Another difference between working in the US and UK publisher concerns translator royalties. “In the UK, contracts state that you get them. In the US, in most contracts, the translator doesn’t get them. I usually ask and get one, but that’s not standard. As it is, it’s very unusual for a translation to earn out its fee and make royalties but even so I insist on that clause in the contract out of principle. Really the habits of thought in the two markets are different. Basically in the UK, when I get the first draft of a contract and read it I say ‘OK.’ In the US I usually ask for changes. Generally speaking, as far as conditions and rights go, you get a better contract in the UK. One advantage for translators working here is that it’s easier to get all the major players in the room together — it’s a small country. So we can coordinate more easily.”

America Has Its Advantages

In spite of the obstacles however, Hahn enjoys working for the US market.

Translator Daniel Hahn

“The main advantage is that the total number of books published is much larger than total number of books that are published in the UK. So we get to translate different things for a different market, and America has a very dynamic publishing culture. If a book is received well, then the critical, review and blog coverage is very exciting. It’s huge.”

Perhaps surprisingly, Hahn says the entire UK versus US English issue rarely if ever raises its head.

“Normally it doesn’t matter. Usually the books I translate are set in Brazil, Spain, Guatemala, Angola…So the environments are different. If I were writing American about characters and settings, then it would be harder to fake. Because my settings are neutral it’s not so problematic. If I unwittingly slip in a British phrase, then the American copy editor will clean it up. It’s not a new issue- since in the past British publishers would often sell UK translations on to the US, then the US publisher would do a copy edit. Now it’s the same, only I translate for the American Simon & Schuster directly.”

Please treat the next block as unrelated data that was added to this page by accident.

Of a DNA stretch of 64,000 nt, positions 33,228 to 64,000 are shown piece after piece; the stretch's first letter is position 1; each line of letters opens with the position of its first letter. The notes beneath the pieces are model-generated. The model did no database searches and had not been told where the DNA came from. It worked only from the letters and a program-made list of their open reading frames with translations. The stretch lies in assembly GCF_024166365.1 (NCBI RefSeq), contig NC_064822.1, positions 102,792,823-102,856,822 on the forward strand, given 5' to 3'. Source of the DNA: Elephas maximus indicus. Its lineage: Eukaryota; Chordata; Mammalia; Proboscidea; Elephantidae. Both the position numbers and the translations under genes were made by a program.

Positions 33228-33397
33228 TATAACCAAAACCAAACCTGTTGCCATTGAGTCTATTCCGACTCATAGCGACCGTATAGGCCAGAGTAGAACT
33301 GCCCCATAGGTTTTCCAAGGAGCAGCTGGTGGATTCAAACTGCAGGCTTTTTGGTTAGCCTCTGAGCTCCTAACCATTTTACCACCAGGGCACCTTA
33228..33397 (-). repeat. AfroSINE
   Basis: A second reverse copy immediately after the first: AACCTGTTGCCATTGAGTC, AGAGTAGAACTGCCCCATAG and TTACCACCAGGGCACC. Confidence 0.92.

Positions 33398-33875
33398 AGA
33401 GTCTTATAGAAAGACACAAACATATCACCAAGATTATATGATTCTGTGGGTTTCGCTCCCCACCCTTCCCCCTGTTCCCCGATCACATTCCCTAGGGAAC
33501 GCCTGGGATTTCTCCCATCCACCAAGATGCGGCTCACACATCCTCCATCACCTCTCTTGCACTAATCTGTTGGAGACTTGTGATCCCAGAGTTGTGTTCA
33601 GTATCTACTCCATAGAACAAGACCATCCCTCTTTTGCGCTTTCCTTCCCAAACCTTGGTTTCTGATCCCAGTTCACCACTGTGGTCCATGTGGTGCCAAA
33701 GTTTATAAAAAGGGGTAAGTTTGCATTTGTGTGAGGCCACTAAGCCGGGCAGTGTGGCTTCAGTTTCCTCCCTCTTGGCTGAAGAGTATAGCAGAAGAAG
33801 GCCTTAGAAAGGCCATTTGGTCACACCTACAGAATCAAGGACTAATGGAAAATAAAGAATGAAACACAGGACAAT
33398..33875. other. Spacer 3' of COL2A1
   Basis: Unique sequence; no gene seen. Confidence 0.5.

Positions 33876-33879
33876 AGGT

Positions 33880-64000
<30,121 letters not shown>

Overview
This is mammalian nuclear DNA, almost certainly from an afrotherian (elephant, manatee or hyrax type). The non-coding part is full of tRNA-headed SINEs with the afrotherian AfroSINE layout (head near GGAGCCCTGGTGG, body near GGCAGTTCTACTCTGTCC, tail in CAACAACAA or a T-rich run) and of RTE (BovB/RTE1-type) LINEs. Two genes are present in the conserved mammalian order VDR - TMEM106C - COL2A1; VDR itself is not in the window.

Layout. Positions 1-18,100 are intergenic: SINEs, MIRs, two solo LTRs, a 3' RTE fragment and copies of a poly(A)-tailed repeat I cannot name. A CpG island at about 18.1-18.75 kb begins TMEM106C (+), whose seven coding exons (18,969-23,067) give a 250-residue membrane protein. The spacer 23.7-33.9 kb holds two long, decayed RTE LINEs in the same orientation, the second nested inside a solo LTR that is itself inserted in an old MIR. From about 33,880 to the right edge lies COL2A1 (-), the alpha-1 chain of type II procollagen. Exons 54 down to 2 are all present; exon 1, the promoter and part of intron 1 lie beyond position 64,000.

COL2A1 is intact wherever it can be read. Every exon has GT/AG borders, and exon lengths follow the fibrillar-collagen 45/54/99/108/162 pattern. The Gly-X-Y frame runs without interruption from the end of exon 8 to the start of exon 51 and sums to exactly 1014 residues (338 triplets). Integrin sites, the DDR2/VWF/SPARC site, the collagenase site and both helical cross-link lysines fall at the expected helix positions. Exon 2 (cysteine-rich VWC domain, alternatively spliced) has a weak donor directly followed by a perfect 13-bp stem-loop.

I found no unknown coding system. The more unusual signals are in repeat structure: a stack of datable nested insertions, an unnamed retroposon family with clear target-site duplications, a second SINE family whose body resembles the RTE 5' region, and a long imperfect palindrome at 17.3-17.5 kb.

Hahn also suggests that changing demographics have changed the situation at American publishers, as bilingual editors can read books in the original languages and buy them without fear.

“In America I’ve translated Spanish books which the editor could read in the original. So it’s easier for the publisher to make a decision. And if they can read Spanish, then they can read books from other languages which have been translated into Spanish. In the UK, some editors read French, and I’ve done books for those who’ve read in that language. They have no anxiety about what they’re publishing. Otherwise they have to translate a part of it, or get reports.”

Hahn views the upcoming summit and panel at the LBF as the beginning of a conversation, about the differing conditions when it comes to pay, status, rights — in short “steal ideas from each other.”

“Lots of us know each other, but there’s never been a mechanism for communicating regularly. There are informal channels yes, but we’d like to do things in more systematic and regular way. We want to learn from what each other is doing. It’s about us taking their stuff, and them taking ours, and collaborating in the future.”

The panel discussion, “A Common Language: Literary Translation in the UK and US,” will take place during the London Book Fair, April, 17, 10:00–11:00, Literary Translation Centre, EC2.

About the Author

Daniel Kalder

Daniel Kalder is an author and journalist originally from Scotland, currently based in Texas after a ten year stint spent living in the former USSR where he (more or less) picked up Russian. He has written two books about Russian life and culture and contributes features, reviews and travel pieces to publications around the world.